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6 Types of Risk Assessments Comprehensive: Specific Hazards Identified in BC s Occupational Health and Safety Regulations (OHSR) In many instances risk assessments are required to be carried out, in accordance with BC s Occupational Health and Safety Regulations to determine if those particular hazards are present (those instances have already been listed above). If those hazards are present they may require a more specific and comprehensive form of risk assessment, and in some cases they may have to be performed by a qualified person. For these types of risk assessments FARSHA can provide advice or assistance. Standard: Non-specific Hazards (not specifically identified in the OHSR) Where there is potential for a hazard to cause injury or illness a standard risk assessment will be carried out. Undertaking a Risk Assessments: PROCESS: Identify the hazards Recognize Evaluate the level of risk Evaluate Control the hazard and eliminate or reduce the risk Control or Manage Recognize: What is/are the hazards? A hazard can be identified by observation, inspection, testing, communication and consultation with staff or by reviewing injury statistics, incident investigations, and recording the hazards identified. Review the OHSR requirements for risk assessment list on page 2-6 -

7 Evaluate: During the evaluation process we need to assess the risk that the hazard presents. Each hazard should be studied to determine its level of risk, when doing so there is several factors that play an important role and need to be prioritized, and that will require action. For each risk: Determine the likelihood of an incident occurring Very Likely Likely Unlikely Very unlikely Could happen frequently Could happen occasionally Could happen but rarely Could happen, but probably never will Consider for example: The number of times a situation occurs The number of people exposed and the duration of exposure The skills/experience of persons exposed The position of the hazard relative to people and other hazards Special characteristics of workers that may affect the likelihood of an incident The quantities of materials or point of exposure Environmental conditions The condition of equipment The effectiveness of existing control measures Determine the consequences of an incident occurring Extreme Major Moderate Minor Death, permanent disablement Serious bodily injury Casualty treatment First aid, no lost time work Consider, for example: The potential for chain reaction (where a hazard can evolve and compound into more dangerous situation) Substance concentration Material volume Speed of projectiles or moving parts Height of worker or lanyard Worker position relative to the hazard - 7 -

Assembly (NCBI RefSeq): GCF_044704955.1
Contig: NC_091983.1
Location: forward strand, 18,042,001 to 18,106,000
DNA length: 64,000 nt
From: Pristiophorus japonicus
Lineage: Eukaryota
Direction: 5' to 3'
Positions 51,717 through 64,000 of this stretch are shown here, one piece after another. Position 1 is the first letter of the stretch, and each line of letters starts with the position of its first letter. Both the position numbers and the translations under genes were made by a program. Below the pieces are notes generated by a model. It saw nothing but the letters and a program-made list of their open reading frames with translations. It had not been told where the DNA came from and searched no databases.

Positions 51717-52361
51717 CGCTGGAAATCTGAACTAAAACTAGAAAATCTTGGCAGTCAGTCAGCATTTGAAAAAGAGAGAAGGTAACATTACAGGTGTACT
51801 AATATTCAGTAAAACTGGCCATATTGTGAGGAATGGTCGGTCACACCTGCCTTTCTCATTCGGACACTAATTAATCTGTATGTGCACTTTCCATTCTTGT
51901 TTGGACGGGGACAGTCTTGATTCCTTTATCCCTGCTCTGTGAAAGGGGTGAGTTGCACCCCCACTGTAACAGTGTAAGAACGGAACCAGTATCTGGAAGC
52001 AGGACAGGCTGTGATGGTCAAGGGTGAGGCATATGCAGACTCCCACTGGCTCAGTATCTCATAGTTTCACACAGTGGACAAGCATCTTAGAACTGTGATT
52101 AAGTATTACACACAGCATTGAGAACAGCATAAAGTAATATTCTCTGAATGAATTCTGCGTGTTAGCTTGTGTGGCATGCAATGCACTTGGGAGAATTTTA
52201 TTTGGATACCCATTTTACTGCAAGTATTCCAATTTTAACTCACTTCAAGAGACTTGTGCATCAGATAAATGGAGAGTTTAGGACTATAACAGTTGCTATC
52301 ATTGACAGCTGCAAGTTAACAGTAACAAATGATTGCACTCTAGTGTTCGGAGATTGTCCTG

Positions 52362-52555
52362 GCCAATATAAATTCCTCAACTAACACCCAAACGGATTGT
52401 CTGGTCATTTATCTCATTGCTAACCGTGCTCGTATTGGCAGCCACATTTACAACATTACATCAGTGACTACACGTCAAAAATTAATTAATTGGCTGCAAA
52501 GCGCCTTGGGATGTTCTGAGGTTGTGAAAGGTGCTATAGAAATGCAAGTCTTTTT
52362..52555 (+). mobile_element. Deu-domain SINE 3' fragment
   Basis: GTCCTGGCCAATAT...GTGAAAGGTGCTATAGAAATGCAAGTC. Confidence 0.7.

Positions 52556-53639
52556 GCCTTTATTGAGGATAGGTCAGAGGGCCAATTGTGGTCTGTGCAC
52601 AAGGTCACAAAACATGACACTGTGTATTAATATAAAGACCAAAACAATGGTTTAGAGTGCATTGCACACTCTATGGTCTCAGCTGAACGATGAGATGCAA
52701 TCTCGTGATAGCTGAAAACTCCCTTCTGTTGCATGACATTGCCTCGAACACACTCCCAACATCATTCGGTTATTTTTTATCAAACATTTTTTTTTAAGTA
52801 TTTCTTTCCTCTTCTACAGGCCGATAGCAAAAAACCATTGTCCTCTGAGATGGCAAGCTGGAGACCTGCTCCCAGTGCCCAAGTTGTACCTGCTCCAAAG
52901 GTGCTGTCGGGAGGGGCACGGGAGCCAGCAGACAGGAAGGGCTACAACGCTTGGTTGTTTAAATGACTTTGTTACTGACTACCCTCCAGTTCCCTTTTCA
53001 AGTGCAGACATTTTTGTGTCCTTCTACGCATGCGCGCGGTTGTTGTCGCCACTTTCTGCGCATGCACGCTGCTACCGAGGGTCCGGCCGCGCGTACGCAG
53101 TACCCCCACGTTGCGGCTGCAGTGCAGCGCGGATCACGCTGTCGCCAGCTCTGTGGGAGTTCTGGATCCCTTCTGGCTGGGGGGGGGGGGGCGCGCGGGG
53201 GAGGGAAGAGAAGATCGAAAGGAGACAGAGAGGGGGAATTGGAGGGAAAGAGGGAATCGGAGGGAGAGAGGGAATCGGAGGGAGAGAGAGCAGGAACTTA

8 Weight of worker or hazard Forces and energy level Rating Risk: In order to determine the significance of a hazard, it is first necessary to the rate the hazard, based on how likely could it happen, and how severely could it hurt someone. This can quite simply accomplished using the RISK ASSESSMENT RATING MATRIX on page seven. Using the matrix table, a hazard is rated based on likelihood and consequences. As explained on page six there are various degrees of likelihood, as well as, various degrees of consequences, both of these are used in the matrix to assess the level of risk. They are ranked by column and row from the highest risk level to the lowest risk level. The person using the matrix must do a thorough analysis to ensure they understand all aspects of the hazard including all tasks and work associated with the hazard. With that information in mind, the person must make judgment calls, and select where the hazard fits in the matrix depending on the degree of likelihood and consequence of an injury. That should produce a number anywhere from one to seven, one being the highest degree of risk, and one the lowest; use the examples on page six for assistance. When a degree of risk from one to seven has been selected, refer to the box at the bottom of page seven to determine whether the hazard has a HIGH, MODERATE or LOW level of risk. Depending on which level of risk is appropriate it will also advise when to take action. The matrix rating system will also assist to prioritize action if there is more than one hazard being considered. Once the applicable level of risk (HIGH, MODERATE or LOW) has been established the level of risk will be entered in the risk column when completing the STANDARD RISK ASSESSMENT WORKSHEET or when conducting a more comprehensive risk assessment